Primary biliary cholangitis
PBC affects primarily women (approximately 90% of cases) and is diagnosed most commonly in the third to sixth decade of life. Its incidence is highest in the North American and European populations.
Presenting symptoms are subtle, with fatigue and pruritus being the primary complaints. Approximately 50% of patients are asymptomatic at the time of diagnosis, with PBC diagnosed on the basis of incidentally detected elevations in liver function tests. As the disease progresses, hepatomegaly, ascites, and jaundice can develop as manifestations of cirrhosis and advanced liver disease.
Common laboratory findings include elevated alkaline phosphatase (ALP), hyperbilirubinemia, and positive antimitochondrial antibodies (AMA). Portal or portopulmonary hypertension may be present. In a variant form termed autoimmune cholangitis, patients have identical clinical and pathological features but are antinuclear antibody (ANA)-positive rather than AMA-positive. In severe cases, hepatocytes generate an atypical lipoprotein (lipoprotein X), which forms complexes with lipids leading to high total cholesterol, low-density lipoproteins (LDL), and triglycerides.
The disease is slowly progressive, and some patients may remain asymptomatic for years after diagnosis. Five years from diagnosis, approximately 50% of patients will have disease progression characterized by elevated bilirubin and low albumin.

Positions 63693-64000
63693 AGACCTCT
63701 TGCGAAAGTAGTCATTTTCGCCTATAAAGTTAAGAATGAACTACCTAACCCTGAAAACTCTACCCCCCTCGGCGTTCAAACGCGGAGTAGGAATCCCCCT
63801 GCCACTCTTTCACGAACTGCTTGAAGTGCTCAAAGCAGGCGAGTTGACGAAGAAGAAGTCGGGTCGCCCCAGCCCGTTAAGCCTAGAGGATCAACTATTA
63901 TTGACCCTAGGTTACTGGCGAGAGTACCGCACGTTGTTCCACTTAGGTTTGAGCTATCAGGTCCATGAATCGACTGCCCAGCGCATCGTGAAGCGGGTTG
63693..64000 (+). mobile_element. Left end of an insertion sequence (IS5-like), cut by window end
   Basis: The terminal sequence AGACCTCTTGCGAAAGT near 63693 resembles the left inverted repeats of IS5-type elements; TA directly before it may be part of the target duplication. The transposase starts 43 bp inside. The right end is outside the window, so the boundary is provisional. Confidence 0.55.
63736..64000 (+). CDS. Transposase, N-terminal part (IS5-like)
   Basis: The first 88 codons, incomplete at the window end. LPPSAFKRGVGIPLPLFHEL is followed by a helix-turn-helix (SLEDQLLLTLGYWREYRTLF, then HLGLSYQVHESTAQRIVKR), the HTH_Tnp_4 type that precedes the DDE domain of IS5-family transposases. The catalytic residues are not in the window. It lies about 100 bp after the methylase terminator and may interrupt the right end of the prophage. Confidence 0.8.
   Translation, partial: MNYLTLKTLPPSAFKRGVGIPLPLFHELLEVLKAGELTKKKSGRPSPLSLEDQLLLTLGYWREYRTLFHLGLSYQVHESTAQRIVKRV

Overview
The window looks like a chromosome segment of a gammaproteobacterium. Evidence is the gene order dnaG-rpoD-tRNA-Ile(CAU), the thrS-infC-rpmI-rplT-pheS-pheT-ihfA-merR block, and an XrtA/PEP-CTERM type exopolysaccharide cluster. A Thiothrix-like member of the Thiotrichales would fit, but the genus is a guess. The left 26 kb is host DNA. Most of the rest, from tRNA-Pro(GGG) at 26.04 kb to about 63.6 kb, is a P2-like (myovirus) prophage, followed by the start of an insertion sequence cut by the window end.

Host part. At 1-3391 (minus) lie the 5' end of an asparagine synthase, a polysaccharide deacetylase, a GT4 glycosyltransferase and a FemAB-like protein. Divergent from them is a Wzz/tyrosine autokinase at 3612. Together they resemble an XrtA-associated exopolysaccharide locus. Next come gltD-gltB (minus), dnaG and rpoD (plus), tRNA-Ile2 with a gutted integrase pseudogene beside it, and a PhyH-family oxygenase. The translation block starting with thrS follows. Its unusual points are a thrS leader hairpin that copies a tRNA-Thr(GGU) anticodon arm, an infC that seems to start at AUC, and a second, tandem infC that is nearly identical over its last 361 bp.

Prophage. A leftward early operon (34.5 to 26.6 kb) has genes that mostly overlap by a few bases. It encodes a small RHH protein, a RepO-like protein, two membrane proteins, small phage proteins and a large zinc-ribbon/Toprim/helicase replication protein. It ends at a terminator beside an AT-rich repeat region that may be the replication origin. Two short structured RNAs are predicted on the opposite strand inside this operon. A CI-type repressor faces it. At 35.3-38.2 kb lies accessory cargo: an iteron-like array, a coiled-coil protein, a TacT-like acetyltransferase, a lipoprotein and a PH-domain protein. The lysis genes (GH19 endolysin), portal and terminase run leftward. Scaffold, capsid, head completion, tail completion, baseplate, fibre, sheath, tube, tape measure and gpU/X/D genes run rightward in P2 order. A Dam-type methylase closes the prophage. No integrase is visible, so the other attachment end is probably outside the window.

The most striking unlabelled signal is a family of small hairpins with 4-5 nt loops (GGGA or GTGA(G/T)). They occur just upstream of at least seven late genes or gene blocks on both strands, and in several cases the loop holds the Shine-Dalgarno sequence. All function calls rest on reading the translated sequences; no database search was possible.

PBC may be associated with autoimmune diseases such as morphea, dermatomyositis, lichen planus, and vitiligo.
Palmar xanthomas and xanthelasma, and more rarely other types of xanthoma, may also occur in the setting of secondary dyslipidemia.
Cutaneous fungal infections are more common in patients with PBC. These may present as onychomycosis, tinea pedis, and tinea manuum.
K74.3 – Primary biliary cirrhosis
31712002 – Primary biliary cholangitis
Differential Diagnosis & Pitfalls
- Biliary obstruction or stricture
- Malignancy (particularly gastrointestinal, hepatic, hematopoietic)
- Cholestasis (including chronic total parenteral nutrition dependence)
- Primary sclerosing cholangitis
- Autoimmune hepatitis
- Viral hepatitis (eg, hepatitis A, B, C)
- Alcohol use disorder / alcoholic fatty liver disease
- Nonalcoholic fatty liver disease
- Drug-induced hepatic injury / biliary injury or cholestasis (antibiotics, antifungals, chemotherapies, acetaminophen, statins, isoniazid, phenytoin, estrogens, herbs / supplements)
- Idiopathic ductopenia
- Amyloidosis (AA amyloidosis, AL amyloidosis)
- Liver fluke (clonorchiasis, fascioliasis)
- Wilson disease
- Alpha-1 antitrypsin deficiency